Your children need to be taught that the puppy is not a toy or doll, and should not be disturbed when resting or sleeping, picked up, cuddled, hugged, kissed, carried around, or dressed up, all of which can make it grumpy and snappy.

Toddlers and young children often unwittingly encourage puppies to chase and play bite them, so you should only let them interact under your supervision. Keep them apart (use a child-gate or playpen) if one or the other is having an exuberant moment, and never leave them alone together.

However, even older children (and some adults!) can be excitable and inconsistent or over-stimulating the puppy one minute, and then telling it off (and often hitting it) the next. Children (and puppies) are not known for their patience, so both need to be taught how to be gentle with each other. You and your children should not play rough and aggressive games with your puppy as this can encourage aggressive behaviour later on. Do not play fight with each other or taunt the puppy to make it protective or jealous, because this tends to backfire badly later if the dog ever misjudges the situation. Most puppies dislike close face-to-face contact, unless they have instigated it themselves, so keep faces away from the puppy’s, or risk being bitten on the face!

Never let children ambush or force themselves on the puppy. If they want to play, the puppy should be invited over, but do not let the children force the issue if the puppy does not want to go to them. The children must be made to understand the importance of having ‘quiet time’ with the puppy, and give it space and peace and quiet when it wants it.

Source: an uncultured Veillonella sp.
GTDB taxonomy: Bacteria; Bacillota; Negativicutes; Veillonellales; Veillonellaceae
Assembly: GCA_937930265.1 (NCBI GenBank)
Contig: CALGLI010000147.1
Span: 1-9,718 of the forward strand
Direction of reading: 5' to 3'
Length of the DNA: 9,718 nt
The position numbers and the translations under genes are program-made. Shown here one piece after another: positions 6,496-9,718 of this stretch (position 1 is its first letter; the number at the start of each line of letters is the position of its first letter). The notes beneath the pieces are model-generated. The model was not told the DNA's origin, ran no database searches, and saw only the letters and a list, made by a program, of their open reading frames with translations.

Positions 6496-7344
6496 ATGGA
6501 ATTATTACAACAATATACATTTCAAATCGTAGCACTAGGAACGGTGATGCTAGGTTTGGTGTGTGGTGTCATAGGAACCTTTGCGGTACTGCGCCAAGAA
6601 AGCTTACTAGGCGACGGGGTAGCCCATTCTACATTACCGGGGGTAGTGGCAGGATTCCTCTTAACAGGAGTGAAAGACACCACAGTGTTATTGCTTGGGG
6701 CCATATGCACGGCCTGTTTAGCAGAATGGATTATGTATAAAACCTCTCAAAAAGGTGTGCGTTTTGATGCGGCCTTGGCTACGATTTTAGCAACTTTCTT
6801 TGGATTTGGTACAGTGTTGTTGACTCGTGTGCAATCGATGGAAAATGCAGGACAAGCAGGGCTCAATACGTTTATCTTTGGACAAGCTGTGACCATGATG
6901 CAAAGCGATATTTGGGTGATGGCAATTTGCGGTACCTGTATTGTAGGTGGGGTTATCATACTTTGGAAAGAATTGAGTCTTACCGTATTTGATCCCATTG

Puppies will often steal, chew and swallow children’s toys and clothes for attention, so teach your children tidy habits, or your puppy will spend its youth at the veterinary practice having things surgically removed from it (or worse, it could die).

Children have to be 10 years old or over to be legally responsible for a dog outside their homes.

Teach your children the Doggy Dos and Don’ts

Dog bite injuries are a problem in all societies, but a high majority of these injuries are preventable with the correct education. Most dog biting incidents happen in the home and many people are simply unaware of the simple measures that can be taken to avoid problems. The language used by dogs is subtle and children are prone to misinterpreting it, which can lead to biting incidents.

The vocal noises and body postures need to be translated so that children can become conversant in canine behaviour and happily ‘speak dog’. Living with dogs enriches children’s lives. Taking care of a dog is an excellent way of teaching a child to take responsibility, express empathy, get some exercise and to have fun. Dogs can also significantly help to raise their self-esteem.

It is the responsibility of adults; especially parents and teachers, to make sure that these valuable child/dog relationships are nurtured so that one understands the other.

Children must learn to ask a dog’s owner permission before petting their dog.





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